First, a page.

Absolutely a pantry staple for the rest of my life. I will brave all kinds of buzzing and stinging insects in the orchard to get loads of peaches each summer so I can make a lot more of this. Yummy.
And the winner from the tomato garden this year is... PAUL ROBESON. Clap, clap, clap.
This tomato is everything it is reputed to be. The flavor is unbelievably rich, slightly smokey and not too tart or sweet. The vines produced an average crop and while it wasn't my most prolific tomato it certainly produced enough to make it worthwhile because of the gorgeous, delicious taste.
I grew out two plants and gave one of them to my neighbor. She agrees, that it is hands down the best of the summer.
Almost everything I planted for the spring and summer is showing signs of wear and tear. My containers look tired and shabby and my garden boxes are full of plants that are succumbing to end of season weather and laziness. Oh, and I believe all the remaining 10 tomato plants have blight. Exciting times in the Gaulden garden!
I am planning for Fall. I've got cucumbers, radishes, carrots and turnips (for the greens) started. I will be planting spinach, broccoli rabinni and various lettuces over the course of the next week. The shabby, crumbling tomato plants will be pulled out and trashed after thanks has been given for their production of the summer, so prolific at times that I felt a little crazy trying to deal with the produce. I'll keep the beans going for a few more weeks and then they will bid goodbye as well.
Summer of 2010 - you were hot as hell and just about as dry and I'm not sorry to see you go.
I'm planning some great fall container gardens. After perusing my latest issue of Southern Living (a magazine which I simply swoon over and I know this declaration will firmly pin my age in the age 30+ category) I found a great recommendation for Plentiful Pansies, a new hybrid which is rated for zero degrees F and apparently spreads prolifically like the Wave Petunias (I should add here that I am only snobby about heirlooms when it comes to veggies, flowers are welcomed as hybrids being easy and with prolific blooms). Alas, every garden center I've contacted said that they are so new that most growers did not get them started and they will most likely not be available until next year.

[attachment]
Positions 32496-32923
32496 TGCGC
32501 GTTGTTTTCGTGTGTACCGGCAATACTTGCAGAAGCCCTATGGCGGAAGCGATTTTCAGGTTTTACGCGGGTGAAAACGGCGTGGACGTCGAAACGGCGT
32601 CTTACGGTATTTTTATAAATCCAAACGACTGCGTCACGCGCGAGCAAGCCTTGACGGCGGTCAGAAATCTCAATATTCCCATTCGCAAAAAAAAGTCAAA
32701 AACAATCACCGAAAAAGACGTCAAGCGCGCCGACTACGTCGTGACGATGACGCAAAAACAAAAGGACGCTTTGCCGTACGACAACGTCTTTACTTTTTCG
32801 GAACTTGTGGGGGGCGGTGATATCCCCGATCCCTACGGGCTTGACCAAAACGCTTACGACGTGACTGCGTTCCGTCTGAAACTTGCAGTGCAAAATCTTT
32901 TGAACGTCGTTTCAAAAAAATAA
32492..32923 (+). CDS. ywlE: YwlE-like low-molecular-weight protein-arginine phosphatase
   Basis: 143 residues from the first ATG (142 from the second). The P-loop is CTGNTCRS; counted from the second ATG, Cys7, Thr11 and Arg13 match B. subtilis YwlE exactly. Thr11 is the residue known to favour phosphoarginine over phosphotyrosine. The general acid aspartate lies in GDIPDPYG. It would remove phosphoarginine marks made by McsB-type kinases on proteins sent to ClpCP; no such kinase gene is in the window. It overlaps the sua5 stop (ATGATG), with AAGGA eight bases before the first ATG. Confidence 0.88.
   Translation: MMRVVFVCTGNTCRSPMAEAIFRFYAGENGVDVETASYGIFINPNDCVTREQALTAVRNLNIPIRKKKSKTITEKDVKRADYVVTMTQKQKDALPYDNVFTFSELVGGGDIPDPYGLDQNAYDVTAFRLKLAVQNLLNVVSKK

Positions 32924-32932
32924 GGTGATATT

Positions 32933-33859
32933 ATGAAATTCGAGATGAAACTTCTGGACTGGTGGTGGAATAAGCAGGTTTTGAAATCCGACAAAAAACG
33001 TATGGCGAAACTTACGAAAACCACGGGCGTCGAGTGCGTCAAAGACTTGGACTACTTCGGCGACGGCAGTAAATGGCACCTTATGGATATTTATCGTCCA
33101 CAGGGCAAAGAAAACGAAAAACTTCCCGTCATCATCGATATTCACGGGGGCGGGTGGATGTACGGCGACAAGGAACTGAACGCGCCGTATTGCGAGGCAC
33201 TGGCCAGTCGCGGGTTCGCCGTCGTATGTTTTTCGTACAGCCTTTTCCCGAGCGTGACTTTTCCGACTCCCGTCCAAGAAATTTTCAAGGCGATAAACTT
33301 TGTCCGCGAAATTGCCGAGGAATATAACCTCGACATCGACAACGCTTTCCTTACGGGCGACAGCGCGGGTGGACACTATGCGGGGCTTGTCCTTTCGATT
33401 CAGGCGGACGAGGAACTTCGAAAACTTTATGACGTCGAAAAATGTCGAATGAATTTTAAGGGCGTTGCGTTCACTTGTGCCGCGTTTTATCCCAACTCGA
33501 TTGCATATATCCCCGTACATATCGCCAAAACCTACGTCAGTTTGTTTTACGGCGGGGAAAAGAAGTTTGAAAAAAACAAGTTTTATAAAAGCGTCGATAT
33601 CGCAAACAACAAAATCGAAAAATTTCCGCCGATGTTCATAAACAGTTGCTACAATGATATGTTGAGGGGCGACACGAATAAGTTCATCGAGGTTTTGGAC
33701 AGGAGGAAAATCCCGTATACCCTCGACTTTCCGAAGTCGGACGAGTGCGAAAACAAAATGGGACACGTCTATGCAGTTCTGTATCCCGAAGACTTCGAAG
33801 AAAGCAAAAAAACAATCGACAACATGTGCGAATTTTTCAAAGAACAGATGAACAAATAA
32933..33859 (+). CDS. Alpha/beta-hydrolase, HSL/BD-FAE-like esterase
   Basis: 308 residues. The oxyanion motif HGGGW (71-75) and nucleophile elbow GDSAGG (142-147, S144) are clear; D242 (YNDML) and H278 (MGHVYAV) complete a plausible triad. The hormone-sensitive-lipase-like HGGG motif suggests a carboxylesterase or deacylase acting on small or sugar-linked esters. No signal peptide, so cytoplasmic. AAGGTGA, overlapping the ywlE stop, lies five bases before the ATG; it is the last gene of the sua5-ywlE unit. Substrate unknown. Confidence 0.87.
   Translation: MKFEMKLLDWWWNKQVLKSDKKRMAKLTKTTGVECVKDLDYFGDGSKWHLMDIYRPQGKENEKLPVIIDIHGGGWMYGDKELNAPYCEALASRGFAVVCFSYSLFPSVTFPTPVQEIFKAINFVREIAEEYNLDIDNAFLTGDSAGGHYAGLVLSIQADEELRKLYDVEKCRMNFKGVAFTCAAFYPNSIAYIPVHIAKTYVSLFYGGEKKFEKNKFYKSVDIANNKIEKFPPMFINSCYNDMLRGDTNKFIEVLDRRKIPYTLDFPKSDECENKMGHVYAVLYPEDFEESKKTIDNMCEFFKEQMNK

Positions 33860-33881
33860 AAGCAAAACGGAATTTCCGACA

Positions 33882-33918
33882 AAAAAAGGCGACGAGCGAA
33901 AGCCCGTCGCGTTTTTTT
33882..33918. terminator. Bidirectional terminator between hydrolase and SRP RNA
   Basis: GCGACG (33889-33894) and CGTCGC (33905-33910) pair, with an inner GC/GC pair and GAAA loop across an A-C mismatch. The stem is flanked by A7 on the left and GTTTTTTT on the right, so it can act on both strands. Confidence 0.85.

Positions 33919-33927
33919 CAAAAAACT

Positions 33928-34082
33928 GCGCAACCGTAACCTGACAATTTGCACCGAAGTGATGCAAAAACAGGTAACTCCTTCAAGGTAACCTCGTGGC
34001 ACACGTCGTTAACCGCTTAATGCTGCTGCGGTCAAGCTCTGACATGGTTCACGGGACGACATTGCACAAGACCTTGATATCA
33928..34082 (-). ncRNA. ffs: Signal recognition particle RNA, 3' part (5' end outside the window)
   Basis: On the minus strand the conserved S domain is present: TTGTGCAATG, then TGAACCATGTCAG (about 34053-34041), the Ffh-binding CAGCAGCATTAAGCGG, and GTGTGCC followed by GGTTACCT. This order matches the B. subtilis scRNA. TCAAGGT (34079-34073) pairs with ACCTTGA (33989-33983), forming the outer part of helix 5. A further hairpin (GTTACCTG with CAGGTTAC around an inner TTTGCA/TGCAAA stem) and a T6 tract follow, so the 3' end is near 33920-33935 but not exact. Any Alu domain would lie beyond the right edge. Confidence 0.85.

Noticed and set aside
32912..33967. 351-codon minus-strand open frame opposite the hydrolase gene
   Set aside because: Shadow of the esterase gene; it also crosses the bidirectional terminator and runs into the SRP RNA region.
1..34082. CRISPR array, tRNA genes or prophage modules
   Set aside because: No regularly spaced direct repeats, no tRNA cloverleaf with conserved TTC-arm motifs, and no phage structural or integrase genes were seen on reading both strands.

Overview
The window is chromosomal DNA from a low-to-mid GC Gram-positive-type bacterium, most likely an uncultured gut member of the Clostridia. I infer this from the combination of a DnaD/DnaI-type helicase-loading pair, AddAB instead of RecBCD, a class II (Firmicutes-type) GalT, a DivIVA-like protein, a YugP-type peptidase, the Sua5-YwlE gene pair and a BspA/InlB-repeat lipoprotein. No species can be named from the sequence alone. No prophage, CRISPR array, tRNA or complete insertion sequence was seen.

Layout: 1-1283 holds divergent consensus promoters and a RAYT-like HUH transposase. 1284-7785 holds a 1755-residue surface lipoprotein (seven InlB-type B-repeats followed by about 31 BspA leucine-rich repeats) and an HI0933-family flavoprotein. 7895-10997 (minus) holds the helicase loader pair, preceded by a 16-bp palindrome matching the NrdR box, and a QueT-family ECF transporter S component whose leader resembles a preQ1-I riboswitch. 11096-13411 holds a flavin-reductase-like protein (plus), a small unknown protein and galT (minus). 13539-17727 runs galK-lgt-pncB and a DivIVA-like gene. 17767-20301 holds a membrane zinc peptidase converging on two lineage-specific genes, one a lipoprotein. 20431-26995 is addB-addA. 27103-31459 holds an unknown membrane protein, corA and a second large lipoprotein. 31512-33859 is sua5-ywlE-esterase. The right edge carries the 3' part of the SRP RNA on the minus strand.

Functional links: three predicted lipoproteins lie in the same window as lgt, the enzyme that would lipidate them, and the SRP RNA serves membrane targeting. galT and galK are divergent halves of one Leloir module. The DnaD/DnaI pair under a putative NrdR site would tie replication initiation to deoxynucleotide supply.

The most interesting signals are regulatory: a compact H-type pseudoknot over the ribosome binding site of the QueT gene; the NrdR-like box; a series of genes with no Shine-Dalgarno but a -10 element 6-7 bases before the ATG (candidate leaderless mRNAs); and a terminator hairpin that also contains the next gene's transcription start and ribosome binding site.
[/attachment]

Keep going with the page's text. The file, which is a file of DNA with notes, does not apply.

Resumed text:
I've got big plan for my yard in the next 12 months, lets hope I can hobble the budget together to see the projects through. I am dreaming of a patio, a fire pit, a couple adirondack chairs, three new long beds, some shading and view shielding in the forms of 8 footish lilacs and hydrangea trees, coupled with nandina, spirea, bush hydrangeas and maybe even some peonies if I can find a sunny enough spot.
Oh, and my 5 year old daughter Ella and I are also planning on several dramatic displays of bulb flowers this spring. Off to the garden center to let her choose tomorrow. If her tastes hold true we will have the pinkest, fluffiest, fanciest tulips and daffodils in the neighborhood. (And yes, I saw !pink! daffodil bulbs today).